15 April 2022

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Academics need to be protected under the anti-SLAPP legislation

The Good Lobby Profs submitted a letter to DG Justice asking that academics are considered for protection under the upcoming anti-SLAPP legislation.

by The Good Lobby Profs

Re: EU action against abusive litigation (SLAPP)

 

To the attention of the European Commission DG Justice,

 

We are writing to you on behalf of The Good Lobby Profs, a team of 60+ academic experts specialising inter alia in rule of law matters, in relation to the ongoing work done on the crucial issue of abusive litigation also known as Strategic Lawsuits against Public Participation (SLAPPs).

 

We are pleased to see the European Commission taking the lead on this as part of the European Democracy Action Plan (EDAP).

 

As rightly noted in the EDAP, “for participation to be meaningful, citizens must also be able to form their own judgements – they should be able to make electoral choices in a public space where a plurality of views can be expressed freely and where free media, academia and civil society can play their role in stimulating open debate …“ (emphasis added).

 

As a network of academics, we were pleased to see academic explicitly mentioned yet when mentioning the issue of vexatious lawsuits, the EDAP sets out that it will submit “an initiative to protect journalists and civil society against SLAPPs”, and makes no mention of academia.

 

Against this background we are writing to stress the importance of making sure that EU action against abusive litigation cover not only specific entities singled out by the legislator, but anyone who may shape the public discourse, including at the very minimum academics should also be included.

 

In theory as well as in practice, any ordinary citizen, any “everyday hero”, may be affected by SLAPPs, and whistle-blowers are a case in point. One may refer in this respect to the case of Steel and Morris v. UK (known as the McLibel-case) in which the ECtHR held that even small and informal campaign groups of citizens should be enabled to contribute to public debate on matters of general public interest. Any entity serving a public watchdog function disclosing cases of abuse of power should therefore be covered. Members of the academia certainly fulfils such a public watchdog role.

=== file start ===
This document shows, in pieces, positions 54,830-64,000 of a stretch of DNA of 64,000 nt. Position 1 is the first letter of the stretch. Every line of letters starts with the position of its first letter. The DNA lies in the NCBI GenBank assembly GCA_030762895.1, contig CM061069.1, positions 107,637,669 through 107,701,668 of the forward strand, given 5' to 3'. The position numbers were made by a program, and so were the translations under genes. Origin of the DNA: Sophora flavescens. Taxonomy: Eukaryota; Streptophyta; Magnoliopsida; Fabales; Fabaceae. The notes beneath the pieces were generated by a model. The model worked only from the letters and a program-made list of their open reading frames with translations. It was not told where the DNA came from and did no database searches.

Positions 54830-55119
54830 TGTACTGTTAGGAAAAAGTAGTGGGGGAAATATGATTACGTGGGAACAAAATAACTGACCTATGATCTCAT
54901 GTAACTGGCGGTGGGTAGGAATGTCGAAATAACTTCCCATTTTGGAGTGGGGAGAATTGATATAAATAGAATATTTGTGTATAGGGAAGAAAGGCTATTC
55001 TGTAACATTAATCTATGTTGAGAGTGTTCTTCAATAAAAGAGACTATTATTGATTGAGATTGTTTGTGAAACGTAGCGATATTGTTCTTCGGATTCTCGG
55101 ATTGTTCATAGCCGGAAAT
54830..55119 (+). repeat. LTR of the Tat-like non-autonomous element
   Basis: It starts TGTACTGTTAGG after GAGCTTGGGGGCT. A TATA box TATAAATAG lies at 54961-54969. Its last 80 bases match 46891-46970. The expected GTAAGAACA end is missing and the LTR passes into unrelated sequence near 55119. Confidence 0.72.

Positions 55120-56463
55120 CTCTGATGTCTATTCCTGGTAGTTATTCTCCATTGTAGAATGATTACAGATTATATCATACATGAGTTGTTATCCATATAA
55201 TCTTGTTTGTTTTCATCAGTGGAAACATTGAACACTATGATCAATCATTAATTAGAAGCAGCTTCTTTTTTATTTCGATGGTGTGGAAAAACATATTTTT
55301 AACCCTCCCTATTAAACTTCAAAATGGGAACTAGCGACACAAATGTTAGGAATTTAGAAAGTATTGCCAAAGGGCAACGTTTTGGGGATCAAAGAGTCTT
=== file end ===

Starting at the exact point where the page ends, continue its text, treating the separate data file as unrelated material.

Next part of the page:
As Ravo, Borg-Barthet and Kramer have already noted SLAPP suits are typically directed at “journalists, human rights defenders, academics and civil society organisations” as key players in “transmitting knowledge, information, ideas and opinions on issues of public interest”.

 

In practice, we have already many examples of academics who have faced SLAPPs. One may e.g. mention the emblematic case of Professor Sadurski. Bayer, Bárd, Vosyliute and Luk, in a comprehensive EU-wide comparative study, asked SLAPP country experts which type of actors are most typically targeted by vexatious lawsuits. This was one of their key findings: “In 12 Member States journalists, bloggers and activists were similarly targeted (BE, BG, DE, EE, ES, F, HU, IT, LT, MT, PT, SK). In some countries, attacks are mainly limited to journalists or the media (AT, EL, HR, LV, NL)” and academics have been singled out as main targets in three countries (HU, NL, SI).

But no state is entirely immune from SLAPPs directed at academics.

 

As the above quoted study and a preliminary SLAPP-study by the same authors reveals, vexatious lawsuits against academics are reported from many parts of the EU.

 

On account of the role scientists play in shaping democratic discourse, the public watchdog function of academia, and empirical evidence showing that academics are often subjected to vexatious lawsuits, we hope to see the European Commission including academics under the groups protected against SLAPPs by the forthcoming EU-wide anti-SLAPP legislation.

 

We remain at your disposal should you require any further information in relation to the above.

 

Yours sincerely,

The Good Lobby Profs

 

Read the full letter.